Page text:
8 people found this helpful

  • Overall
    3 out of 5 stars
  • Performance
    5 out of 5 stars
  • Story
    3 out of 5 stars

More Short Story than Novel

I was not the greatest fan of this book. It sounded very interesting, and it started out promising. However, the further into it I got the more I realized the story structure didn’t agree with me. There are essentially two plot lines whose nexuses are the narrator and the fact climate change is happening. These could have been two distinct short stories. Combining them in this way made for a confusing listen. The story flips from one to another without warning. Having seen the printed book, the structure likely makes more sense in that format. All this said, the narration is top notch.

6 people found this helpful

  • Overall
    4 out of 5 stars
  • Performance
    5 out of 5 stars
  • Story
    4 out of 5 stars

Probably Perfect for Most People

I’m don’t cuss and am pretty conservative so I didn’t like the use of the “F” word.

4 people found this helpful

  • Overall
    3 out of 5 stars
  • Performance
    2 out of 5 stars
  • Story
    5 out of 5 stars

audio cutting out!!

Great book. is the audio cutting out for all of you? Every couple paragraphs the narrator misses a word --_--

3 people found this helpful

  • Overall
    2 out of 5 stars
  • Performance
    3 out of 5 stars
  • Story
    1 out of 5 stars

Tedious, boring.

This is my least favorite novel I've finished in years. Offill does write beautiful sentences and can be funny and insightful in her descriptions, but I couldn't connect to anything in this narrative. It felt a lot like wasting hours on Facebook... A rambling unfocused shuffle of middle class, post-graduate types rambling on about drab problems. Fragments of climate change references, existential anxiety, vague political concern muffled by unchecked white privilege... blah... a total drag. I felt as bored and disappointed as the characters in the novel.

1 person found this helpful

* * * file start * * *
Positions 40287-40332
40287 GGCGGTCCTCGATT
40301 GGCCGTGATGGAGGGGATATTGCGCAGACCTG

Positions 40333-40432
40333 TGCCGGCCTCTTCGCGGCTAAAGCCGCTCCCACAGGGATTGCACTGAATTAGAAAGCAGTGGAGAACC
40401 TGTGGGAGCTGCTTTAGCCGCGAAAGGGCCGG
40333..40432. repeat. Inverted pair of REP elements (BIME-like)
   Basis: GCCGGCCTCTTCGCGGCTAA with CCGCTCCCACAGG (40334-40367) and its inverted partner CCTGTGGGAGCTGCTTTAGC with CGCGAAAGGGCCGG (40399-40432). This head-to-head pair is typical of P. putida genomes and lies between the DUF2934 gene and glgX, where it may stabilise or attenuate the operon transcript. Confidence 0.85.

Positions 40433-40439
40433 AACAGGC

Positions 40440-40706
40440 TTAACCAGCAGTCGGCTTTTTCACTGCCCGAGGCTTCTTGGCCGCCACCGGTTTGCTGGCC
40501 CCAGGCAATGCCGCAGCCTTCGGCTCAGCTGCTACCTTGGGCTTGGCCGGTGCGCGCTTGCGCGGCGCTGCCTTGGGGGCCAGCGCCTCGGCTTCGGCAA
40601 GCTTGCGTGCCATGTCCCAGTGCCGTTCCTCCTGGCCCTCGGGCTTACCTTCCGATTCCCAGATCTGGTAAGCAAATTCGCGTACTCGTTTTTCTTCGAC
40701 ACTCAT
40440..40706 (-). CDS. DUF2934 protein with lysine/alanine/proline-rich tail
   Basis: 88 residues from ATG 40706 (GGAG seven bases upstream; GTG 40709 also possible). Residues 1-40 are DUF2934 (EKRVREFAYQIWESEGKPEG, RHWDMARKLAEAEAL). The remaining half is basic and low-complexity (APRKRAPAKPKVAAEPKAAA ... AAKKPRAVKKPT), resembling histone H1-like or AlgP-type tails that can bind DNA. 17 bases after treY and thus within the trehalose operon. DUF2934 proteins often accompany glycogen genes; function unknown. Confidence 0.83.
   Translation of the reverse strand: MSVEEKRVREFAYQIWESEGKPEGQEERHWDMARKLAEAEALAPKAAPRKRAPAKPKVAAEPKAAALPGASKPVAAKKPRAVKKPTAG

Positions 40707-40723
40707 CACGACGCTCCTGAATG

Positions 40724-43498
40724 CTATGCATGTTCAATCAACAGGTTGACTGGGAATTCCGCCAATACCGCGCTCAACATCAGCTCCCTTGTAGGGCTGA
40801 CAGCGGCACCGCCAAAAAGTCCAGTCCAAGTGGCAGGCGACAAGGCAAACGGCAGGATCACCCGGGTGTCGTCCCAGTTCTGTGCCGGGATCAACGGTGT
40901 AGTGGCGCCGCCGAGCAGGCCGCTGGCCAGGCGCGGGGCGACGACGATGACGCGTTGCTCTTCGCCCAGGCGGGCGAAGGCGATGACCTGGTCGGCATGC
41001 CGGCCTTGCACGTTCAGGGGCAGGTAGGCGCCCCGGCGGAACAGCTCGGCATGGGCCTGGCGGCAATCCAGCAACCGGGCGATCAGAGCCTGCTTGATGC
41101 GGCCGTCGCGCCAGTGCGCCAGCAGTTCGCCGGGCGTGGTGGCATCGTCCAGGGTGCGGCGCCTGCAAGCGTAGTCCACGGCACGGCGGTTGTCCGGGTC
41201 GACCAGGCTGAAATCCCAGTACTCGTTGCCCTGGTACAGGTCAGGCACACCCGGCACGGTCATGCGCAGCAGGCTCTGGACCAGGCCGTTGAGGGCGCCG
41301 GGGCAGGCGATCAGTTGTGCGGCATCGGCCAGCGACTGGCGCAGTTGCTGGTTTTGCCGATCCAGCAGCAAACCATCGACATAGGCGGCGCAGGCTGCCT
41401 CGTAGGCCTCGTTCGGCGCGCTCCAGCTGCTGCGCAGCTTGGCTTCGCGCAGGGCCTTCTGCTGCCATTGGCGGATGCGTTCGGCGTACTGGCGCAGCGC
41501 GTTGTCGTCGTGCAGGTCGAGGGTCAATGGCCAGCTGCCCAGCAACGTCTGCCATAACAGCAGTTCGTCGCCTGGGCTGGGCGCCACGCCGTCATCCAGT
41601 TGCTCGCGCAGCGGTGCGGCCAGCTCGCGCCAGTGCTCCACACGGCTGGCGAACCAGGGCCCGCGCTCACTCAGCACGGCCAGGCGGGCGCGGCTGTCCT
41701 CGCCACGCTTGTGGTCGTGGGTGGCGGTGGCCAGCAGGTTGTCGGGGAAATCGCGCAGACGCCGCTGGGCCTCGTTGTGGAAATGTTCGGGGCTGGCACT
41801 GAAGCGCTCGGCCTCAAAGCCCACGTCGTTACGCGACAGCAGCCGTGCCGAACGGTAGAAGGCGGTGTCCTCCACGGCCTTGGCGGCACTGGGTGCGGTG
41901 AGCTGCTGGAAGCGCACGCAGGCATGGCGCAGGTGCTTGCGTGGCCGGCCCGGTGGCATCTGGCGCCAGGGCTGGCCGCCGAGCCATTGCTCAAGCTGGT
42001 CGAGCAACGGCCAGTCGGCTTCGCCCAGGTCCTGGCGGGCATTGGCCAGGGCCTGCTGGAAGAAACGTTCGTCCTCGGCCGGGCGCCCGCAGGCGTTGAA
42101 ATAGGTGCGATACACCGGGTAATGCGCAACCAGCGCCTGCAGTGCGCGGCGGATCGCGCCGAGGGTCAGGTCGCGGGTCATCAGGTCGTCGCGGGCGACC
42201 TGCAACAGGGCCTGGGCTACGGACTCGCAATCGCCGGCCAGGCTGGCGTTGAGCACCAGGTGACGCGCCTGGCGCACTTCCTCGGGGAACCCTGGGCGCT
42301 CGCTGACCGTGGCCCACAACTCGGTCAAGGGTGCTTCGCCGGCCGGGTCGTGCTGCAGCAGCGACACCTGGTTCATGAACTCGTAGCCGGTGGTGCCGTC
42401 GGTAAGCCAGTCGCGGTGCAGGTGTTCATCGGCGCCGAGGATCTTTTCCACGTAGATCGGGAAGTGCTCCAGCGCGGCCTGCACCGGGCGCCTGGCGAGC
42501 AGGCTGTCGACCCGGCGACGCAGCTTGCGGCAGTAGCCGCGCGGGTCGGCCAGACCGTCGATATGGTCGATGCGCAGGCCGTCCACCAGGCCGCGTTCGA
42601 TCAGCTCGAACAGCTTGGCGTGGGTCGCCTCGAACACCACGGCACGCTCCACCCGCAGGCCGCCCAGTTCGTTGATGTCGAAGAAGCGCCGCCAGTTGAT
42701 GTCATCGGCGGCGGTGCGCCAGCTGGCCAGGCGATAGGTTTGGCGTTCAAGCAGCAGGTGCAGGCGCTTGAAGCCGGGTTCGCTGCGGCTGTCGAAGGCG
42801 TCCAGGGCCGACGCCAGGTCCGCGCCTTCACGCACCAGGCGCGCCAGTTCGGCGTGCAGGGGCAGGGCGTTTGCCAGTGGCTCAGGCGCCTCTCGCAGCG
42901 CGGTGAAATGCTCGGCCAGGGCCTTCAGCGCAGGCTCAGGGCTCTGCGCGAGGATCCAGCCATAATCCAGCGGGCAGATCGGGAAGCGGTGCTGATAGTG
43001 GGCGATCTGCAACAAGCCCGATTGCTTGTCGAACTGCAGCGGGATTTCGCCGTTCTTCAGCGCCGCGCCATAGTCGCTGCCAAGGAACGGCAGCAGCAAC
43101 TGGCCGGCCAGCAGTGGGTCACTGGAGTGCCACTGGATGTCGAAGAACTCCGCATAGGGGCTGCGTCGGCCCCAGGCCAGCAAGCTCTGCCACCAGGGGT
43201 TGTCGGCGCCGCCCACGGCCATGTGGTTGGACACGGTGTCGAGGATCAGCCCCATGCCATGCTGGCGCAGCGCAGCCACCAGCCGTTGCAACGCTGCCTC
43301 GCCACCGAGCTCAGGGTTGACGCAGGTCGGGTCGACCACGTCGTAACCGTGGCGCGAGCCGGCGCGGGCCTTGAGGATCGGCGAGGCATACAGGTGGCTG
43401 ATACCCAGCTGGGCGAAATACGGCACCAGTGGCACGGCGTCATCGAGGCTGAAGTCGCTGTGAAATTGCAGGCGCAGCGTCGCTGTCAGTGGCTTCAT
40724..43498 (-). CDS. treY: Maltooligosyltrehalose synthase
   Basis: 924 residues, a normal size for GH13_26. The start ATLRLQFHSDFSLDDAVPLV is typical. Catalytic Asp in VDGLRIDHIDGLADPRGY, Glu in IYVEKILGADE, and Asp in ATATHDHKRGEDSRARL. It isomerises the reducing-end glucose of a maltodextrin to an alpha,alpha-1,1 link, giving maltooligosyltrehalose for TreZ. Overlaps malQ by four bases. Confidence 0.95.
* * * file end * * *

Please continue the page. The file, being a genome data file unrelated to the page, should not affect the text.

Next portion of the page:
• Overall
    1 out of 5 stars
  • Performance
    3 out of 5 stars
  • Story
    1 out of 5 stars

Who Cares?

This was billed as a novel about climate change. Yes there is one character who researches it. But this novel is the middle aged angst of an overeducated, underpaid mother. If that's what you want to read, it is perfect for you.

  • Overall
    2 out of 5 stars
  • Performance
    4 out of 5 stars
  • Story
    1 out of 5 stars

White noise

A philosophical conscious exploration of self. Normality disguised as insight. Nothing as a reflection of something; perhaps one truth.

  • Overall
    1 out of 5 stars
  • Performance
    1 out of 5 stars
  • Story
    1 out of 5 stars

story was mundane

This book was recommended as witty and insightful. The main character described herself as funny. I didn't find her funny or interesting. It may have been lost in translation from the performance aspect of delivery. The delivery was so monotone that it lacked the emphasis of emotion necessary for the expression of wit.

  • Overall
    2 out of 5 stars
  • Performance
    2 out of 5 stars
  • Story
    1 out of 5 stars

A random assortment of intellectual cliches

I will be frank. I did not like this book. Part of the problem is that I had just finished Anne Tyler's The Redhead by the side of the road. An excellent book; human-hearted in the best way; what a novel should be. Then I read Weather. There are no rounded, real humans in this book. The characters are all flat -- identified by ethnicity, or political opinions, or in some other way dragged from the daily newspapers. There is a sense of dread, which is given no heft, and at one point becomes the election of Trump. I do not think this is a book that will age well. Indeed, there is not much about the weather in the book either -- the main reason I read it at all was a New York Times review that emphasized the relationship between the book and climate change. It appears to me that the reviewer was mostly influenced in that regard by by the book's title, and by the vague dread throughout.

I myself felt dread upon reading this book. My fear is that we will see many more books like this. My fear is that characters, and humans, and feelings have for many writers receded into the background, to be superseded by political opinions and stances, ethnicity and race, intellectual fads from the authors' university years, and current events culled from the newspapers rather than personal experience.

  • Overall
    4 out of 5 stars
  • Performance
    2 out of 5 stars
  • Story
    5 out of 5 stars

Interesting book. Audible if you’re reading this, get more narrators.

I enjoyed the book but I have a really hard time with Cassandra Campbell’s narration. And Audible uses her SO MUCH. I’m sure she’s a lovely person but surely there can be more variety! It’s the bright clipped voice that seems inappropriate for some of these heavier books.